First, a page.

Public Support and the European Union Centralised Compliance Monitoring System

Arthur Dyevre (KU Leuven)
Yu-Cheong Yeung (KU Leuven)

Abstract : We investigate the effect of public opinion on the European Union centralised compliance monitoring system. We argue that because the authority and effectiveness of its enforcement actions are affected by public support, the European Commission has incentives to adjust its enforcement decisions to the public mood. Whereas high public support gives the Commission greater leverage to discipline Member States, low support acts a constraint on harsher forms of enforcement action. To address the endogenous character of enforcement and public support, we use unemployment rate and health care cuts interacted with Eurozone bailouts as instrumental variables to estimate the effect of public support on enforcement actions. Consistent with our theoretical predictions, we find the strongest evidence for the influence of public support on enforcement at the litigation stage when the Commission decides whether to take member states to court.

Under Pressure? Performance Evaluation of Police Officers As an Incentive to Cheat: Evidence from Drug Crimes in Russia

Ekaterina Travova (CERGE-EI)

Abstract : This paper provides an empirical analysis of manipulations of seized drug amounts by police officers, based on a unique dataset that contains full information on drug crimes in Russia reported during 2013-2014. First, using a bunching estimator, I document a significant excess mass of heroin cases above the punishment cliff. The mass is 6.325 times greater than the average number of cases in a counterfactual scenario without manipulation. Next, I employ an event study approach to investigate the incentives for police officers to manipulate and find that the motivation arises from the officers' performance evaluation system. One of the main indicators applied for evaluation is the number of serious and most serious drug crimes, which can be easily increased by moving offenders from below to above the threshold. Exploring the dynamics of this indicator during a calendar year, I document that it increases by 23% in the month when a police station is close to reaching the previous year's level of performance, current target. Comparing the performance evaluation systems of two separate drug control agencies, I find further evidence of this response to performance requirements. Finally, applying a novel bunching technique, I determine that police officers are more likely to manipulate the drug amounts seized from repeat offenders. The overall effect of manipulation on the sentence length of drug users is an additional year of incarceration, which is a 67% increase, compared to the average sentence length without manipulation.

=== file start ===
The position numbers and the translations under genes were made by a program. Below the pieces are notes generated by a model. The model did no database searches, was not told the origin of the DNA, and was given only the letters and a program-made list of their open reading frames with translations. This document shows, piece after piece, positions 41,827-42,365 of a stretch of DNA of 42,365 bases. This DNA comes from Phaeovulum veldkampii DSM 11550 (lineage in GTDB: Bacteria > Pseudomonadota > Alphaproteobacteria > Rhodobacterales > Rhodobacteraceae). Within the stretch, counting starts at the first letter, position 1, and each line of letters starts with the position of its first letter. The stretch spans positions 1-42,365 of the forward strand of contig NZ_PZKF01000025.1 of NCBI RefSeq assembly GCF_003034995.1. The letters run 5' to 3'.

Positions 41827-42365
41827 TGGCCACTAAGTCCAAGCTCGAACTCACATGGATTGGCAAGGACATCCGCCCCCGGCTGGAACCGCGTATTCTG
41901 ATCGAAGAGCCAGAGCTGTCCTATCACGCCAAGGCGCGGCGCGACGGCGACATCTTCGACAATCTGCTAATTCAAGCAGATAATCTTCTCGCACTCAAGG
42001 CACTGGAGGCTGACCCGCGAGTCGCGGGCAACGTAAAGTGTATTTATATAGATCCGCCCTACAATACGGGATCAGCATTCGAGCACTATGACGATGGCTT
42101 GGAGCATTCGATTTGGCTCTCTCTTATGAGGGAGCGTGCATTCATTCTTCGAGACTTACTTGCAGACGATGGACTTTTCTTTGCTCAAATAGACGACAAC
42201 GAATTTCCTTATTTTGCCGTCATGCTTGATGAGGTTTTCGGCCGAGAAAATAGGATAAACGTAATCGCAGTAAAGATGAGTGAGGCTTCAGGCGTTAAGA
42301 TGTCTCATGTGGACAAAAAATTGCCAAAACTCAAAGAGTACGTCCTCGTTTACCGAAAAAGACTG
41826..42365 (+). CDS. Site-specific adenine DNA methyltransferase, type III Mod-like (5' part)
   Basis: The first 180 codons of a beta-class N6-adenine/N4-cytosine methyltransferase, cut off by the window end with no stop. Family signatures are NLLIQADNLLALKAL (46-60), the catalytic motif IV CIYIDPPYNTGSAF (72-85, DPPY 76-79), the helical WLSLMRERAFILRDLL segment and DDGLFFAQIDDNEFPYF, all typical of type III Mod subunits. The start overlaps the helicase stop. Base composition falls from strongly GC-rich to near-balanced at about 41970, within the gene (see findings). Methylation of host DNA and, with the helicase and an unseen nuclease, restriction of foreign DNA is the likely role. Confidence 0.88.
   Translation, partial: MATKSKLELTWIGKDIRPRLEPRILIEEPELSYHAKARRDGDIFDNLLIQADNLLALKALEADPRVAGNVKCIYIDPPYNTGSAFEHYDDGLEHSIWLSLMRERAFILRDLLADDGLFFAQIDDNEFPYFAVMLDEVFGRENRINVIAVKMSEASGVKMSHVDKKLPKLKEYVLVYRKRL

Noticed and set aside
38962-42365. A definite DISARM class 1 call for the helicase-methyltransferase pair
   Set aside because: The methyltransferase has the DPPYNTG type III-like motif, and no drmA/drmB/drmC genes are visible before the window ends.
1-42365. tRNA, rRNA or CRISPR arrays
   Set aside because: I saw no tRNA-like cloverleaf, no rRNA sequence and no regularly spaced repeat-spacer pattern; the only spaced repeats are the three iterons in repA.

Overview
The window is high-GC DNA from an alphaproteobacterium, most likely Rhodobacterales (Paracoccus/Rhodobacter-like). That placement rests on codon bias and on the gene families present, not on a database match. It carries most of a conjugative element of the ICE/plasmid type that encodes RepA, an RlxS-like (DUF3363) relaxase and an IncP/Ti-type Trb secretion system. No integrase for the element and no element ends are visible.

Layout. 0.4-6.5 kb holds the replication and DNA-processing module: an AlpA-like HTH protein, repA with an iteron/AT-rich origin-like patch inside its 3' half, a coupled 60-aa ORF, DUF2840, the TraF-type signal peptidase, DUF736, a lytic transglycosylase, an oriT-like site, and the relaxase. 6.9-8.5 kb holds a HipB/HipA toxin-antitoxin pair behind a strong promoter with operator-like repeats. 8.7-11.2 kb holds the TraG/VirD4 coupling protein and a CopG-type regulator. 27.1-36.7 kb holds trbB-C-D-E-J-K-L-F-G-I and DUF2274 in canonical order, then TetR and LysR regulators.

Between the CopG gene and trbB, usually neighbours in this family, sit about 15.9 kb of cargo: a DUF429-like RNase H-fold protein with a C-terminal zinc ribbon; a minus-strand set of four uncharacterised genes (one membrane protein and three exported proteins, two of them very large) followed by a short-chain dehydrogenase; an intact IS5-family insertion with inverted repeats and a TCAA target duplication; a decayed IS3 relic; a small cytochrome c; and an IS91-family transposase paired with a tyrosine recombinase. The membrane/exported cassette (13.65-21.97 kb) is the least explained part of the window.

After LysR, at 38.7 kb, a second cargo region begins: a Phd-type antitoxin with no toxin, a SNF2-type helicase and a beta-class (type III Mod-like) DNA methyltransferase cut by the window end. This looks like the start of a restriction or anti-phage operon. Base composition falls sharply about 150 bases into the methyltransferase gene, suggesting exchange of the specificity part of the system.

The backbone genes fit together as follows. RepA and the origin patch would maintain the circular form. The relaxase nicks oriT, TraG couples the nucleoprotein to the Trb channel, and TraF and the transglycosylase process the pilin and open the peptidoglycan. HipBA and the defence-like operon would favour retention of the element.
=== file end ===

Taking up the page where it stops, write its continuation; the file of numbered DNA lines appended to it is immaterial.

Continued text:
Monitoring and Local Governance: Evidence from Italy

Silvia Vannutelli (Boston University )

Abstract : Monitoring by external auditors is a ubiquitous practice in complex organizations. Frequently, the audited entity appoints the external auditor. While locally-appointed auditors might have better local knowledge, leaving discretion in the hands of the audited party might impair monitoring quality. In this paper, I exploit a unique setting which allows me to evaluate this trade-off in the context of auditing of municipal budgets of local governments. In 2011, Italy introduced a reform that removed the discretion of the appointment of municipal auditors from mayors and introduced a random-assignment system. The objective of the reform was to strengthen monitoring and ensure fiscal sustainability of municipal budgets. I study the consequences of increased monitoring on public finance outcomes of local governments. My identification exploits the staggered introduction of the reform across municipalities in an event-study setting. I obtain three main findings. First, the reform greatly increased compliance with fiscal rules: treated municipalities increase their surpluses by 20% and their debt repayments by 2%. Second, improvements largely come from municipalities in which the mayor was term-limited and from those local governments that were running deficits before the reform. Third, the improvement in compliance with fiscal rules comes at a cost: treated municipalities significantly cut investment expenditures by over 7% and increase local taxes by 8%.